I bought Metallica’s Ride The Lightning and Guns N’ Roses’ The Spaghetti Incident on cassette from a mall near my house. The Guns N’ Roses tape was all covers which I didn’t realise at the time. I think there was a Cosmic Psychos cover on there which is pretty cool. I’m still a pretty big fan of Ride The Lightning when I’m in the right mood.

An album that soundtracked a relationship.

My partner Lia and I listened to a lot of Red Apple Falls by Smog early in our relationship. It’s a lovely record to sleep in and create your own world around.

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An album that inspired you to form a band.

Leonard Cohen’s Songs From A Room was a big influence on my songwriting and convinced me that writing songs that centred around lyrics and sincere sounding singing could be exciting. Lia and I formed an ambient noisey drone band called Moonmilk after spending a lot of time with Fripp and Eno’s No Pussyfooting.

An album that reminds you of your high school years.

The Clash – London Calling

I loved this album so much and I made tapes of the double album which gave it a lot of mileage on the bus to school. It really opened me up to a lot different ideas in music.

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An album you’d love to hear live and played in full.

John Cale – Paris 1919. 

This album is just so incredible. Imagine seeing those strings and oboes and wild arrangements. John Cale taking on a character that speaks to ghosts and travels around Europe being mystified by everything and poking fun at the aristocracy. Apparently he was very high and loose during the writing and recording but I think he could pull it off.

Your favourite album cover art.

King Crimson – The Court of the Crimson King

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A guilty pleasure album.

Bob Dylan – Empire Burlesque. 

This is not a celebrated Dylan album, but I think it’s pretty great. The arrangements are creating some sort of new wave/harmonica rock. There are some really great songs on it and he’s really belting it out with the backing singers. It doesn’t always go down well at a party though.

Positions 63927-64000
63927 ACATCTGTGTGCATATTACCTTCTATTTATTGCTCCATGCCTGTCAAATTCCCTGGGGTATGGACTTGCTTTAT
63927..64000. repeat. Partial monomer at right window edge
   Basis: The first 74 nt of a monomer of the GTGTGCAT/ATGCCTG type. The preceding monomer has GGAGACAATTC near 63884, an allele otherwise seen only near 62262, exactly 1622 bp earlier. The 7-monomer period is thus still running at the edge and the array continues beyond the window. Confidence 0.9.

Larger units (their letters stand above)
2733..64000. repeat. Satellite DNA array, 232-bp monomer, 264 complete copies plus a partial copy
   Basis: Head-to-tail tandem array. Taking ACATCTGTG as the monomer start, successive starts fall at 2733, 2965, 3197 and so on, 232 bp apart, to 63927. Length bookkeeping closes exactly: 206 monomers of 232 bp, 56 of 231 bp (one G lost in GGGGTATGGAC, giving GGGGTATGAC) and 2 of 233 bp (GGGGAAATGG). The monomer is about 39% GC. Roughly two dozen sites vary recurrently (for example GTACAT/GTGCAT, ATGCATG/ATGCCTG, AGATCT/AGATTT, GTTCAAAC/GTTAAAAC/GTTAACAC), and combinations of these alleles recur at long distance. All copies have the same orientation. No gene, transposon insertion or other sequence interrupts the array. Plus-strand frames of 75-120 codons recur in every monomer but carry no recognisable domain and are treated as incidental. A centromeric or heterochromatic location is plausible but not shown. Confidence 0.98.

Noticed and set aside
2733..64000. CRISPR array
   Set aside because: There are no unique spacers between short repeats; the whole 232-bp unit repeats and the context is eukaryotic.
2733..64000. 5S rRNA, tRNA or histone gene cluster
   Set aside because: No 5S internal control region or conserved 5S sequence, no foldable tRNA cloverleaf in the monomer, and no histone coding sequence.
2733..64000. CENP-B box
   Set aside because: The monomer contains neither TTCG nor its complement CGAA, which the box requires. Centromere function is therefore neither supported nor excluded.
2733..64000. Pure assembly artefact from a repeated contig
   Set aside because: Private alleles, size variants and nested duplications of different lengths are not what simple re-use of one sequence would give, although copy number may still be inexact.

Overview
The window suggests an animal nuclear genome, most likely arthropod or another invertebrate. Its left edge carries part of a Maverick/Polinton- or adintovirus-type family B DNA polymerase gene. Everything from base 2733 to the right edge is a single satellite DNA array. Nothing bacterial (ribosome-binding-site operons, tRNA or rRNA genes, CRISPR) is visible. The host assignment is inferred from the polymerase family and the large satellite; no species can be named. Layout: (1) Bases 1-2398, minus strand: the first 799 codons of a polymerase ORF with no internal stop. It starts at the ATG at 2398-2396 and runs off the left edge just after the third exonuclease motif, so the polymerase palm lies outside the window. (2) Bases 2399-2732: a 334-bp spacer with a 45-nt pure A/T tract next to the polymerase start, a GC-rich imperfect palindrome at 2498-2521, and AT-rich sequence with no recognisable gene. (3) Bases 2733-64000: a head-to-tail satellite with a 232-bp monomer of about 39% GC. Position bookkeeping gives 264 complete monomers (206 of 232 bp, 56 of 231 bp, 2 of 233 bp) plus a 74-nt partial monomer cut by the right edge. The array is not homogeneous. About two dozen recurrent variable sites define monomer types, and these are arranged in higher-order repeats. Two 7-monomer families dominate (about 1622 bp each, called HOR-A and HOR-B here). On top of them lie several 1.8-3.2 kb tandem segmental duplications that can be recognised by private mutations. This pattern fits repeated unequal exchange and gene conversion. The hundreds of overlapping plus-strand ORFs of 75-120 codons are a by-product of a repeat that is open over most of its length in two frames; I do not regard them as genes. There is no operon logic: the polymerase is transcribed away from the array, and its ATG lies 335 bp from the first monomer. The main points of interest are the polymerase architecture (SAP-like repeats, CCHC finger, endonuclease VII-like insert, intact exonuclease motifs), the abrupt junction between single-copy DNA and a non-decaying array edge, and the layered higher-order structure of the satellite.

The last album I bought.

Weyes Blood – Front Row Seat To Earth

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The next album I want to buy.

Richard and Linda Thompson – Pour Down Like Silver

Alice Coltrane – The Ecstatic Music Of Alice Coltrane

Heat Wave – Heat Wave

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ALBUM REVIEW: Thurston Moore – Rock N Roll Consciousness

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The Sonic Youth guitar slinger and solo artist returns with a new album, his second with his current group which includes My Bloody Valentine’s Debbie Googe, Sonic Youth drummer Steve Shelley and guitarist James Sedwards. Familiarity with those players on-stage and in-studio pays off in spades with this confident, relaxed and expansive new record.

Moore has always vacillated between skewed punk/art-pop and experimental soundscapes and here he finds an immersive and endlessly fascinating balance between both worlds – whether it’s billowy, dreamy textural passages, hypnotic Krautrock trances or screes of distortion. It all adds up to an invigorating widescreen listen that more than lives up to Moore’s consistently high quality artistic output.

Chris Familton

ALBUM REVIEW: British Sea Power – Let The Dancers Inherit The Party

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Mercurial art-pop and post-punk auteurs British Sea Power return after a four year break (excluding soundtrack work) and they sound wholly refreshed and focused on their sixth album. There’s a cohesive sound to the rousing guitars and propulsive drumming as they take stock of the world around them and the role of the individual in it all. It’s steeped in their trademark melancholy, yet framed with an uplifting optimism. It takes a few listens to dig beneath the shimmer and fuzz but when you do there’s wonderful collection of compelling indie rock songs awaiting you – Keep On Trying (Sechs Freunde) being the alt-disco pick of the bunch.

Chris Familton